Here Comes The Sun
You all recall Christy’s posting on Al Gore’s joining this energy venture, right?
Well, it turns out that he and the others involved have picked an excellent time for this — silicon, the basic material used in most solar cells, is about to go into big-time production with a corresponding price drop that in five years (less if oil keeps getting pricier) will make solar energy cheaper than oil, even with oil’s massive subsidies.
Analysts at UBS securities are predicting a quadrupling of polysilicon supply in the next two years as more factories come onstream to supply the voracious market demand for polysilicon wafers.
The single biggest cost to solar cell makers – and the single biggest detriment to solar adoption today – is the high price of raw polysilicon. It is 70% of a solar cell maker’s cost structure. Even companies like Suntech (STP) – which have their entire 2007-08 inventory sold out – must go to the expensive spot market for 25-50% of their wafers. The cost of wafers is what has sunk the share prices of the smaller solar cell makers: China SunEnergy (CSUN), Canadian Solar (CSIQ), Solarfun (SOLF).
All that’s about to change. UBS estimates the cost of raw silicon for wafers is going to fall 66% over the next 3 years, from $300/kg to $100/kg. Solar has overtaken the market share for raw silicon once held by the semiconductor industry (for decades). This acceleration in polysilicon supply will reduce the materials cost for solar cell makers to 25% from today’s 70%. That cost savings ($) can go right to the bottom line: strengthening profit margins, reducing prices for consumers, and making solar adoption more widespread. Solar can be more affordable, more doable, and on a parity with oil in 5 years. Demand for this new energy today is unprecedented. Industry estimates are for 50% year over year growth; yet it is not even 1% of the world’s energy source.
This is for real, folks.
This is what’s going to make it possible to get that solar array on your roof (or a set of condo-association-pleasing shingles) without you needing to forego sending your kids to college.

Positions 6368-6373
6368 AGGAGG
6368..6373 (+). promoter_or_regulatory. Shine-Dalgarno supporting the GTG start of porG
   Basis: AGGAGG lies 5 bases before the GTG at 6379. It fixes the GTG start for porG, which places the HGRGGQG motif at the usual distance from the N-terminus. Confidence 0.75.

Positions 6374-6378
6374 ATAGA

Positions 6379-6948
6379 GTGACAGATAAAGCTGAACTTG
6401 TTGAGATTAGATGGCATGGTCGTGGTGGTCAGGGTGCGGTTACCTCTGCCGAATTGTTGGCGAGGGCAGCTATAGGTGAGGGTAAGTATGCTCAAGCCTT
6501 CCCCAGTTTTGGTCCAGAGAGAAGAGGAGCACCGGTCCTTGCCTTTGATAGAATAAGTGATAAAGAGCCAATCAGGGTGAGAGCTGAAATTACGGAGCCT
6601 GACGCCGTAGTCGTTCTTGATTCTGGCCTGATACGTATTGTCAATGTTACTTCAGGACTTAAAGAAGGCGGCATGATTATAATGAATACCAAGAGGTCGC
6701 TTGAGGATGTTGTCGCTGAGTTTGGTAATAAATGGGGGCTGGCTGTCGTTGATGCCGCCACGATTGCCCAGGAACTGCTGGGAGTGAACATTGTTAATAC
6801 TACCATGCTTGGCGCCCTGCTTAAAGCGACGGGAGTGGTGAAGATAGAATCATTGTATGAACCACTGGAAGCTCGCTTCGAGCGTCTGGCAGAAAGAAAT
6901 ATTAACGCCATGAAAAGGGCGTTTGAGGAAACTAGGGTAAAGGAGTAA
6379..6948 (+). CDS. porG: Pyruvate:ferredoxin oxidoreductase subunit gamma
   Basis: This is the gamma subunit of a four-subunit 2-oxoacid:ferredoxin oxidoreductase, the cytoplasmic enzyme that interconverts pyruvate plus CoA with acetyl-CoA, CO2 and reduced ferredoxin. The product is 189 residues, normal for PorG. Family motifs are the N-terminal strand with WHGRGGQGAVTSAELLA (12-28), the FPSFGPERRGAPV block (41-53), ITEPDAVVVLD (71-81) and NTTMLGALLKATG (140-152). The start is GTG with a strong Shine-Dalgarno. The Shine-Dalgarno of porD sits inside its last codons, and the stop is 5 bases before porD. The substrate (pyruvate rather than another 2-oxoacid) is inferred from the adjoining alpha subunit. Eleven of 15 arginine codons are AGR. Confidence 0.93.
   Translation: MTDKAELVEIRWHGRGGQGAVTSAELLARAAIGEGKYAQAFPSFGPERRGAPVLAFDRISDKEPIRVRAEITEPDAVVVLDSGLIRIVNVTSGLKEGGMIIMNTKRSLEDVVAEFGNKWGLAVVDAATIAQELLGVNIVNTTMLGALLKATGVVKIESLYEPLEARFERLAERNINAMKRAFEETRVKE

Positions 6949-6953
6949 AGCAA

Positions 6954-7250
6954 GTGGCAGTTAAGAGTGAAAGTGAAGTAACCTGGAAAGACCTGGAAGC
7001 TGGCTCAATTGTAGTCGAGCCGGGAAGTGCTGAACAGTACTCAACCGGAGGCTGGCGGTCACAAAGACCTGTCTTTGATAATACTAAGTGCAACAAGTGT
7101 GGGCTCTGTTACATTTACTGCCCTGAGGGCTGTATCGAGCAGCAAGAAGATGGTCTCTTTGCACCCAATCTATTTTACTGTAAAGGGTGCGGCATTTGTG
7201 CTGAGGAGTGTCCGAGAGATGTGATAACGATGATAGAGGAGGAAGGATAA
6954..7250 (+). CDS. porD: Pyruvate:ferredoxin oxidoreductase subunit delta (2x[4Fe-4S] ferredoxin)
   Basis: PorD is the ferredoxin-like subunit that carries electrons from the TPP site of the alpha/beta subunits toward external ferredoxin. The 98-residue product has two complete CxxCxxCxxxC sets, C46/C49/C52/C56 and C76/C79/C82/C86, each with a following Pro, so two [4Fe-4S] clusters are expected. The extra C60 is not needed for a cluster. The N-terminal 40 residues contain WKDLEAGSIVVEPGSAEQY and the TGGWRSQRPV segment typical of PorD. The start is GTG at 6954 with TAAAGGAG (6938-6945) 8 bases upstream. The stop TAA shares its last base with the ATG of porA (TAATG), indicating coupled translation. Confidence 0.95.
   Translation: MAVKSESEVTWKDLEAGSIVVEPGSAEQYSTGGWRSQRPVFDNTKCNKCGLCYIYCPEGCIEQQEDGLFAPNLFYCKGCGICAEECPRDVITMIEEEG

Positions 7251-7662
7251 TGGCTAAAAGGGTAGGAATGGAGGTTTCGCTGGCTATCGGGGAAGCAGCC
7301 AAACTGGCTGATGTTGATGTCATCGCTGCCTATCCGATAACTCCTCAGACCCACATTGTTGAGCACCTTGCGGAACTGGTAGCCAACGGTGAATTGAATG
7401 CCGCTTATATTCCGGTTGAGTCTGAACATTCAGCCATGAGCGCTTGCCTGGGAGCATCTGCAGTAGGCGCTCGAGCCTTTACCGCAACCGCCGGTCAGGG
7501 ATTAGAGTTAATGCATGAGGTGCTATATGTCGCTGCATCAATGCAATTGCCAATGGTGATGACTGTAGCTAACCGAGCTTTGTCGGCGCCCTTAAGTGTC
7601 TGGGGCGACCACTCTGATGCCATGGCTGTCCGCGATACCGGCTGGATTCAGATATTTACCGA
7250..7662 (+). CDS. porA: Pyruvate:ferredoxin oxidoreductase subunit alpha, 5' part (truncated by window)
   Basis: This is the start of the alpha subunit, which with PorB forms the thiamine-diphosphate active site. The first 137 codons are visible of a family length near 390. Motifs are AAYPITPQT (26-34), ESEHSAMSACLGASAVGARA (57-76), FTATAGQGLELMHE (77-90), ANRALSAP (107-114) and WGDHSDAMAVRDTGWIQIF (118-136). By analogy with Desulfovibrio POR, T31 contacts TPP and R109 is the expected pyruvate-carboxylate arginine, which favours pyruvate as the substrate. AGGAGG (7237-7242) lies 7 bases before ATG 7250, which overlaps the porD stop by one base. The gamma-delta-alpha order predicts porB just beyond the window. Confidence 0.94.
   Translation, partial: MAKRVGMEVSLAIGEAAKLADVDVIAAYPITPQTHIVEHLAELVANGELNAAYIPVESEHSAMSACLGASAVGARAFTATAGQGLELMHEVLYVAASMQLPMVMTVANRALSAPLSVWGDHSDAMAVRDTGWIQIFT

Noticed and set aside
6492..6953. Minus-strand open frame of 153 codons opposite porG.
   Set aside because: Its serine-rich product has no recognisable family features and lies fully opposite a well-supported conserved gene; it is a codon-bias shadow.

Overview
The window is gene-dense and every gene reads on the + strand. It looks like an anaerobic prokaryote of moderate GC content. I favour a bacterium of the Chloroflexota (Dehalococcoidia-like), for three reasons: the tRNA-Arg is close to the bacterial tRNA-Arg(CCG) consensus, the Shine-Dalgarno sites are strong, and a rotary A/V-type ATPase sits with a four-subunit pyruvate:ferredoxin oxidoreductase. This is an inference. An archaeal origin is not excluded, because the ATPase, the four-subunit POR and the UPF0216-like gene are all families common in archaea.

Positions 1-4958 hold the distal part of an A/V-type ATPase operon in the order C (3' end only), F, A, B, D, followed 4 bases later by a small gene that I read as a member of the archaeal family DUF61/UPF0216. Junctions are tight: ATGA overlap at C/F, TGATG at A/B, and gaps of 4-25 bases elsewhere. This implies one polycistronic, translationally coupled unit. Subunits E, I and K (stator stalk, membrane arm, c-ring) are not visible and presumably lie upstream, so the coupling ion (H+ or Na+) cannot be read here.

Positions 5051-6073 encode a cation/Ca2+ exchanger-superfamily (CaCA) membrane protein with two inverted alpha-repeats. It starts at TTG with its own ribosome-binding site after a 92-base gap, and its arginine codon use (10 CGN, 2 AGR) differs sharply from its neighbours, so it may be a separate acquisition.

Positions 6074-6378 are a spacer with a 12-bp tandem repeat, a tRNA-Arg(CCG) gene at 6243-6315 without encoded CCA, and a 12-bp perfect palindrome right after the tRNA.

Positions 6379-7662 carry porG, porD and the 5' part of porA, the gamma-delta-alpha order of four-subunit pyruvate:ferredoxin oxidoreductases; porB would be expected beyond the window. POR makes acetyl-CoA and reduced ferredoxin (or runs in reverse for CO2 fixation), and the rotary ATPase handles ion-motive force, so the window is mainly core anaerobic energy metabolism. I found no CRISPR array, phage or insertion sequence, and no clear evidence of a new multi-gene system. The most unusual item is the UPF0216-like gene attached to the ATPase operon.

This is what will cause medium-sized businesses to decide to go solar.
It gets even better:
There are two more aspects to this picture: government subsidies and technological improvements. The explosive profits in the solar sector have thus far been coming from Germany, Portugal, and Spain. In two years a Democratically-controlled congress (by a wide margin) will be the majority ruler and it is very likely we will have a Democratic chief executive. The leaders in both houses of congress are from western states (CA, NV) which have already hosted large solar initiatives and projects, states with solar industries which stand to benefit from a favorable tariff pass-through rate if initiated by congress. They also set the committee agendas. I don’t see who would be able to stand against a national solar initiative or why.
Green is growing in popularity daily and $100/bbl oil encourages policy initiatives. California already pays a solar construction rebate of $2.25/watt for residences and businesses, and $3.25/watt for non-profits. If a Federally sponsored bill was added to that (and this seems likely), it would encourage homebuilders and corporations to go green.
The Democrats wouldn’t even need to throw solar and wind and biofuels that much of a bone — just stop the Bush and the GOP Congress’ practice of having been actively hostile to them. (Though it would be nice to see the subsidies currently flowing to Big Oil start flowing in other directions.)